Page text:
GDPR Effect: How Many Customers are Using Their Right to Be Forgotten?
Six months after GDPR took effect, how did it impact business? How many users used their right to be forgotten? And what these numbers actually mean? An Optimove research tells it all
A few months ago, while preparing for the new EU personal data protection regulations, GDPR, we stated that it holds a great opportunity for companies to improve their data protection and control, and put their new legitimate data to better use. At Optimove, we looked at GDPR not as an obstacle, but as an opportunity to improve. We believed from our own experience as customers – regulars on online shops, bank clients, travel agency users or slots players – that if personal information is put to good use, e.g.: contacting customers at the right time with the right message via the right channel, they will feel safe and comfortable sharing it.
Just a little over six months have passed since GDPR went into effect on May 25th 2018. So we wanted to use this landmark to check ourselves and see how customers really reacted. We focused on the data deletion right (the right to erasure), most commonly known as the right to be forgotten (art.17 GDPR) – the right every customer has to instruct a company to erase their personal data.
In the Low
We looked at data gathered from more than 250 million customers, both in the e-commerce and gaming verticals and from more than 150 European brands. We obviously checked EU customers, who are the ones impacted by GDPR. This is what we found:
- The overall number of customers asking for their right to be forgotten was extremely low. It’s about 1 in 285 customers in the eComm vertical, and 1 in 500 in the Gaming vertical.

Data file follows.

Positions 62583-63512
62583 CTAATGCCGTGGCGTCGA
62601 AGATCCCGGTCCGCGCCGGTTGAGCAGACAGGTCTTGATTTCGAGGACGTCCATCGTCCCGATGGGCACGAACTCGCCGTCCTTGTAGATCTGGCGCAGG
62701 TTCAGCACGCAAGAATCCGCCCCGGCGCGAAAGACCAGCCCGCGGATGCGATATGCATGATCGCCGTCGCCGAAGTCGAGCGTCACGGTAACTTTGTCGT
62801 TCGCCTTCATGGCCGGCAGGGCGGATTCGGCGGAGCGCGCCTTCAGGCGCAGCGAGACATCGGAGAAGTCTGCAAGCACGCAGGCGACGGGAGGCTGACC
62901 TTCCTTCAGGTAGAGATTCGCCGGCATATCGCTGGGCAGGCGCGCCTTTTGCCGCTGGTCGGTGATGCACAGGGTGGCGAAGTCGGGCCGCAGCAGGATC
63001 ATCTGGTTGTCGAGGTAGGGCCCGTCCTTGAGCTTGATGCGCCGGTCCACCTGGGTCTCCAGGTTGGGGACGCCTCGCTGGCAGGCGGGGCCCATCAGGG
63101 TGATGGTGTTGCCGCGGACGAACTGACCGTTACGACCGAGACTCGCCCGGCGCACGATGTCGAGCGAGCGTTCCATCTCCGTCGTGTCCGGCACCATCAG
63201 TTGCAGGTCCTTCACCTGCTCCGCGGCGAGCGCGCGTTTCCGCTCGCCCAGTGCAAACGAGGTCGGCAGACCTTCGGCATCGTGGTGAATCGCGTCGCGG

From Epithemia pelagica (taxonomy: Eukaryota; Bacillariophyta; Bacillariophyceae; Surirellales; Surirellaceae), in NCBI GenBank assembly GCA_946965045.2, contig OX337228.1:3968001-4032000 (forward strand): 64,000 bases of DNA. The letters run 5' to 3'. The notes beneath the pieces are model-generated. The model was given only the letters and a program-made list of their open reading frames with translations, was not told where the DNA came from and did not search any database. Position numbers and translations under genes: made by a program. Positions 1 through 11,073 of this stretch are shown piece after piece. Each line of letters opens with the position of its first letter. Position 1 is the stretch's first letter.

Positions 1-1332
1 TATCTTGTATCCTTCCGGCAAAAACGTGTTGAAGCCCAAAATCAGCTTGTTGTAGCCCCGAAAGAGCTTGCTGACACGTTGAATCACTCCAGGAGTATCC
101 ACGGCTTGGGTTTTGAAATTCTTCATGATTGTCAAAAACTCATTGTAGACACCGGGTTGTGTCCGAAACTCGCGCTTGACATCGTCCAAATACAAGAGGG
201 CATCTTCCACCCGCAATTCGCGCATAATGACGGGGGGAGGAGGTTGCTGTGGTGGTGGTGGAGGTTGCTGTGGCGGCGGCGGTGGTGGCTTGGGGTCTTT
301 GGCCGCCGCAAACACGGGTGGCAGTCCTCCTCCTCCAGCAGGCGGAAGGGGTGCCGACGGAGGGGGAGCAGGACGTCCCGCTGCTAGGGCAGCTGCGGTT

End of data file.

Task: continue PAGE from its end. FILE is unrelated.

- Customers from the Gaming vertical are less likely to activate their right to be forgotten, compared to the eCommerce vertical.
Most of the customers who asked to be erased from the data and forgotten by any given brand were customers with no monetary activity.
The graph below shows the distribution of customers who excluded themselves from companies’ records (in yellow), and those who did not act upon the right to be forgotten (in pink). We can see that 68% of all excluded customers have no real activity with their respective brand at all. It’s easy to say that customers with no monetary activity have higher chances to exclude themselves from a company’s database.
Money for Nothing?
We looked for customers who made the first transaction. From the graph below, we can see that most of the self-excluded customers are customers who contributed…well…less.
68% of the excluded customers are these who deposited or purchased less than €20 on average. Surprisingly, 1% of excluded customers made a transaction worth €100 or more. This can indicate a real missed opportunity – these are potential VIPs, and through better personalization, might have stayed and not churned.
The Excluded Persona
When we drilled down into the data, looking for–let’s face it–the fun parts of this research, we were a little disappointed to find out that there was no significant percentage difference between customers who used the right to be forgotten and customers who chose to not act upon it. The same was true when we sorted by age groups. From these two graphs below, we can learn that the distribution of customers who used their right to erasure is almost identical to those who didn’t act upon the new GDPR rules. Our initial thoughts that women would become more suspicious towards the use of their data, or that young people would use their right to be forgotten more because of their social involvement and awareness, were quickly overturned.
When we came to write the conclusion to this research, we felt a slight sense of letdown, looking at numbers and graphs that didn’t tell an exciting story at all. Yes, it seems like customers’ behavior like activity or monetary status can better explain customers’ probability to use the right to be forgotten, while gender and sex didn’t give much of a prediction of future likelihood to use Article 17.
But then we realized what we’ve been saying at Optimove from the beginning – way before GDPR was even approved. From our standpoint, protecting the customer has always been top priority. If a brand or a marketer misuses your data, using the right to be forgotten is your only option, and understandably so. But businesses that use data well will not be inundated by requests for erasure and will continue to provide high value to their customers. We were extremely pleased to see that Optimove’s clients enjoy a meaningful relationship with their customers, who choose to keep believing brands will put their personal data to good use.